THE LEGAL TRIALS AND TRIBULATIONS OF THE ISLAND'S VoIP PIONEERS

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It was in December 2003 that the Mauritius' Yiptong-family started offering VoIP services under the brand name of "WorldCard" (www.mauritel.net). The Yiptongs had obtained an ISP license and thought this to be sufficient as VoIP is an IP service after all and special VoIP licenses were not available. The regulator thought otherwise, Kenneth Yiptong even ended up in jail for a short period. Today, the courts still have not decided who's right. Kenneth Yiptong doesn't really care. He now has a VoIP license and enough other problems. "We get harassed every day", he told Daniel AJ Sokolov (www.mediaclinic.de), "For example with unfounded disconnection threats by the incumbent. And the regulator is basically useless. He is not protecting us."

According to Yiptong, "the regulator's job is to protect new entrants from the incumbent". However, the problems hindering competition and thus the development of the market are obvious. Mauritius is one of the crazy markets were fixed line interconnection fees are higher than the incumbent's tariffs for end users and even higher than mobile termination fees. If Yiptong wants to transmit a call from a MT (the incumbent) customer, he has to pay an origination fee of MR2.50 a minute.

This fee breaks down as follows: MR1 goes directly to MT, MR1.50 to a Universal Services Fund, much of which goes back to MT as well. Local termination costs another MR1.50 to MT or MR0.90 to a mobile phone. A local call for the MT customer, including origination, transition, termination, billing, customer services, bad debt, marketing, tax, etc. costs less than MR1 MR/min. (The monthly service fee for the line is MR90.)

"In telecommunications in Mauritius today there is no more margin. Even in VoIP we are loosing money", concludes Yiptong, who accuses the incumbent of price squeezing. "Small operators like us will die in this business, only MT and cellular operators will survive if the regulation doesn't change." From his point of view, the current lack of regulatory action will also kill the new WiMAX-service Nomad offered by Network Plus, "unless the regulator starts regulating."

One episode that really gets Ken Yiptong going is the dispute over fees collected by MT from Yiptong's customers. From the beginning of the VoIP service in December 2003, Yiptong's customers used a toll free access number. When MT started a rival VoIP service in April 2004, it suddenly billed all its fixed line customers for all calls to the Yiptong's toll free number - back to the very first day. Yiptong's customers, of course, were outraged, and so is Kenneth Yiptong: "It took the regulator ten months to decide that that is illegal. And until today, MT has not refunded the customers." He estimates the illegally collected amount to be somewhere in the mid six digit range. Also the regulator’s ruling only applied from the date of its ruling.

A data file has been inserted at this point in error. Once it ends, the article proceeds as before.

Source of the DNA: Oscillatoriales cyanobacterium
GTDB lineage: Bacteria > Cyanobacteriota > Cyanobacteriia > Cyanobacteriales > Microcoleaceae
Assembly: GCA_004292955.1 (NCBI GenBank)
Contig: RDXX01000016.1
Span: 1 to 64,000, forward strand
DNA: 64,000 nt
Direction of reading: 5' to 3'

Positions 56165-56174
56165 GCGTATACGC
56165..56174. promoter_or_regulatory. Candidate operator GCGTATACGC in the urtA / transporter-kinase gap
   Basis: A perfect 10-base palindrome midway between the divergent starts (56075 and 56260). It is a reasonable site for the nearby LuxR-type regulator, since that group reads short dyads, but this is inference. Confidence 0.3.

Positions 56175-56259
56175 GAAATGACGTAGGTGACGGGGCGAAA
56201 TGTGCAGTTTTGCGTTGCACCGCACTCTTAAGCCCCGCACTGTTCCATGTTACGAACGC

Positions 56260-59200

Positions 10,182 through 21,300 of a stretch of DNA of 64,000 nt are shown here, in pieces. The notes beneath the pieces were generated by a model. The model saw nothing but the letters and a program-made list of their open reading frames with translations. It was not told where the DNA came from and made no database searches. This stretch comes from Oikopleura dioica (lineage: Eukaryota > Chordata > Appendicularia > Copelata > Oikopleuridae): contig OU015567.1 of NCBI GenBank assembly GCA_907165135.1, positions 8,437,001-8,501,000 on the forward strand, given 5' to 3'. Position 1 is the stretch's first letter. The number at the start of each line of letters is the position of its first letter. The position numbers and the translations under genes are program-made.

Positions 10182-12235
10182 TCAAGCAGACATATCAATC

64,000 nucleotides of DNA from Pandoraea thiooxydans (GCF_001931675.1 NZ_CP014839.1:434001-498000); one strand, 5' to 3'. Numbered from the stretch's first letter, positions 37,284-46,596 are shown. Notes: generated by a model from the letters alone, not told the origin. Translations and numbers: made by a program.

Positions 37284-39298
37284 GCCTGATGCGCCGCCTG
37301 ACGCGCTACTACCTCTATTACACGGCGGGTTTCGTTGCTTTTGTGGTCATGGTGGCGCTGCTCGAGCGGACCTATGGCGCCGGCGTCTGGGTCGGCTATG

The Yiptongs are a powerful business family in Mauritius, importing gas and consumer goods to the island. They run a paging network in the UHF band, covering the whole island with just seven base stations. (For a mobile phone network you'd need at least 150.) Plus they are importing Motorola mobile phones to Mauritius, Madagascar, the Seychelles and Reunion. Telecom wise, they're currently fighting four legal battles: One is to lower interconnection fees, the second concerns alleged discrimination by the incumbent, the third is about the VoIP license issue and the fourth is a criminal court case -a result of the pioneer VoIP business.

But according to ICTA's executive Directory, Krishna M. Oolun: "There is a lack of experience with some new operators. They did not consult the regulator before signing contracts with the incumbent. So they ended up with bad contracts", said Oolun who has come into office at the beginning of this year.

Regarding the accusations by Ken Yiptong of being inactive, Oolung explained: "There is a clause in the contracts between Yiptong and (the incumbent) MT about conflict resolution, which does exclude the regulator. So the regulator can't go in." In general, court proceedings were a normal thing in the industry, not a sign of lack of regulation. "We need to stabilize the market and make sure, that new entrants are able to provide good quality service and remain in the market", Oolun stated.

Asked about the high origination fees paid by the Yiptongs Oolun admitted "There is some amount of cross subsidization". According to ICTA (www.icta.mu) calculations, the monthly cost of a normal single telephone line is MR257 but MT is forced to charge MR90 only. (There are some 360.000 lines in operation.) The difference is refinanced by interconnection fees collected from international long distance operators, who pay MR2.50 instead of the usual MR0.53.

Another charge laid against the regulator by the Mauritian industry was the lifting of an ICTA ruling regarding international long distance tariffs. "We are happy, that the tribunal lifted our ruling", says Oolun. A flaw in the law regarding ILD made it illegal to charge less than the incumbent, thus making any sense of competition impossible to achieve. "As regulator, we can only do what the law allows us to do." So the ICTA had to issue a ruling it itself regarded as bad.

Oolun would like to further open the market. Soon, the requirement of pre-approval of all operator's tariffs should be lifted. Only tariffs by operators with special market power would need pre-approval in the future. "At some point in time" there should also be a totally new licensing scheme. Oolung sees a "transition to only licensing frequencies and numbers, but not services."

"We've gone quite a long way, made some mistakes, but also a few good things", Oolun concludes, "We will keep on learning so that we can ensure and sustain an environment for the development of the ICT sector."